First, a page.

Still, Rawls acknowledges that the original position is a purely hypothetical construction; a useful thought experiment to help orient policy discussion towards equality, but not an accurate description of reality. It is precisely the hypothetical nature of this construction that Isasi-Diaz would reject. For Isasi-Diaz, partiality is not the problem. Every human being, by virtue of our particular, material, and historical reality, is already partial to something, someone, or some idea. Instead of fighting an uphill battle against partiality, Isasi-Diaz suggests that we ought to be partial to the poor and disadvantaged, in this case, grassroots Latinas struggling for survival. She explains:
“In mujerista theology we have insisted on partiality instead of impartiality and, together with other liberation theologies, we have privileged the poor and the oppressed, valuing their way of dealing with reality as important to all who seek justice.”
Said differently, Isasi-Diaz challenges us to reorient our affections towards disadvantaged persons in society. Thus, we are partial to those who need partiality, rather than impartial regardless of historical circumstances.
In light of Isasi-Diaz’s conception of justice, how might engagement with the aesthetic assist us in recognizing and enacting justice? The experience of beauty, through stories, poems, song, dance, liturgy, fragrance, human contact, etc. ignites our discernment of emotion and reason. Standing by a warm fire on a cold night, we may come to understand the necessity of warmth for sustaining human life and want to help those who do not have sufficient access to this resource. Watching an extraordinary play about the 1960’s African-American civil rights movement may elicit strong emotions that compel us towards political action. Hearing a human cry may remind us of suffering in a way that resonates with our own deepest pain and longings for comfort. The aesthetic elicits a response, a response that issues in deeper understanding of a particular truth and, if understood correctly, a desire for concrete action towards enacting that truth. By simply sharing her stories, Isasi-Diaz evokes a theological response from her reader, urging us to recognize the truths that she speaks.
There is much to love about Isasi-Diaz’s thought, from her compelling portrayal of her experience to her cogent theoethical arguments grounded in these experiences. At the same time, I remain unclear about the operation of the concepts of “dominant group” and “subordinate group” in her thought. By setting up her work in terms of the undefined dominant against the marginalized, she leaves me wondering whom she is really opposing. In my brief 29-years of human experience (even during my interesting forays at Yale University), I have yet to encounter a person who truly embodies the identity and interests of the amorphous “dominant group,” let alone an entire group or institution that embodies “dominant” traits wholesale. Given the exceedingly complicated dynamics of race, gender, class, sexuality, religion, moral status, and embodiment, I am not entirely convinced that this group exists outside of abstraction. Thus, I think Isasi-Diaz’s opponent in this work is too broadly defined.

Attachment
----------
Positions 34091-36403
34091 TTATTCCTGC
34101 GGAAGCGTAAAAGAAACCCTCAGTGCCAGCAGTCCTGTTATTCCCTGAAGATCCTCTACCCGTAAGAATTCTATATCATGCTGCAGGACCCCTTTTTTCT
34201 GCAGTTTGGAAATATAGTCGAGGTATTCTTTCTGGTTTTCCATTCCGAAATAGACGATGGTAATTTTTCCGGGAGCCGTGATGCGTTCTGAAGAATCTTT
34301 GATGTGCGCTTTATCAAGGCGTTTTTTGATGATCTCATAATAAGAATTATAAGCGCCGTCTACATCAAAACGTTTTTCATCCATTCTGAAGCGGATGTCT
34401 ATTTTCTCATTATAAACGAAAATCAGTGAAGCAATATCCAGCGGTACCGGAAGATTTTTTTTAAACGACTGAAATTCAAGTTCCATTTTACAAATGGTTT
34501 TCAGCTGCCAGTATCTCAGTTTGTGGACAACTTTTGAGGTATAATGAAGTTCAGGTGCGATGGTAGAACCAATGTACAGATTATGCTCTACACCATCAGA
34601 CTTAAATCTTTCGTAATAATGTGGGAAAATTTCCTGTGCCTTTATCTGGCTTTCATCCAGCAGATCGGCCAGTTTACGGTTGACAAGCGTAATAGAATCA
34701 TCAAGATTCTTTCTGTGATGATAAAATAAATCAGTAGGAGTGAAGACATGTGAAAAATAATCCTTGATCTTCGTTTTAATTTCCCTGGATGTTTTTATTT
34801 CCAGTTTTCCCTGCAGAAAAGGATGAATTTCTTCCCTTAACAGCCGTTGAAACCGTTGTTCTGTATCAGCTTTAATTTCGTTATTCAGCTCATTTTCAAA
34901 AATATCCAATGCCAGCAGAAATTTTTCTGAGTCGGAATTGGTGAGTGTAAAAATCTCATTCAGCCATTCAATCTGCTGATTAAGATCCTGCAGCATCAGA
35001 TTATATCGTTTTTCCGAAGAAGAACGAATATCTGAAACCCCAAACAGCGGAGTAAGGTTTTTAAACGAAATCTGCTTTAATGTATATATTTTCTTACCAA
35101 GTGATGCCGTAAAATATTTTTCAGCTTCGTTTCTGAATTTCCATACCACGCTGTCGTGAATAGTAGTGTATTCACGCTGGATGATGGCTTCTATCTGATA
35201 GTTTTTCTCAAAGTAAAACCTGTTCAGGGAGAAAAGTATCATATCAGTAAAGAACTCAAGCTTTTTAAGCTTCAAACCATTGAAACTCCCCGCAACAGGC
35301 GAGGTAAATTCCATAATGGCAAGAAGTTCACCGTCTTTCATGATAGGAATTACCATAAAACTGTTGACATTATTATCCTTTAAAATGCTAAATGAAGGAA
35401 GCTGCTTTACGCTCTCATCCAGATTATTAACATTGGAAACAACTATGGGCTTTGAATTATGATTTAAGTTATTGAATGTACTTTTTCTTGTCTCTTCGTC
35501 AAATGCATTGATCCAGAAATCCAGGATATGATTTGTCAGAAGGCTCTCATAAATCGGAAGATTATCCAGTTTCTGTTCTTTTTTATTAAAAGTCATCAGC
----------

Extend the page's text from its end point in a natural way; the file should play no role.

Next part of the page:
Conversely, Isasi-Diaz’s emphasis on the plight of grassroots Latinas may also be too narrow. By her own admittance, not even all Latinas are accurately encompassed by this term. Yet, as I read Isasi-Diaz, her work gestures to moral truths that are relevant to the Church universal and across the academy. While I think it is very effective to reflect on the experience of a particular group to identify broader implications, this approach can be taken too far, unhelpfully excluding rather than fostering the inclusive society that she wants to promote.
I do not, however, want to take this critique of Isasi-Diaz too far. Oppression, marginalization, and exploitation are real. Injustice is rampant across the globe. Isasi-Diaz’s conception of the relationship between emotion and reason moves towards recognizing, understanding, and dislodging structures that limit human freedom. This is a vital contribution, indeed.
 See Virgilio Elizondo, Roberto Goizueta, and Justo Gonzales, among others.
 See Michelle A. Gonzales, Sor Juana: Beauty and Justice in the Americas, (Maryknoll, NY: Orbis Books, 2003)
 Ada Maria Isasi-Diaz, La Lucha Continues: Mujerista Theology (Maryknoll, NY: Orbis Books, 2004), 214.
 Ibid., 212.
 John Rawls, A Theory of Justice (Cambridge, MA: Belknap Press), 1971.
 Isasi-Diaz, La Lucha Continues, 212-13.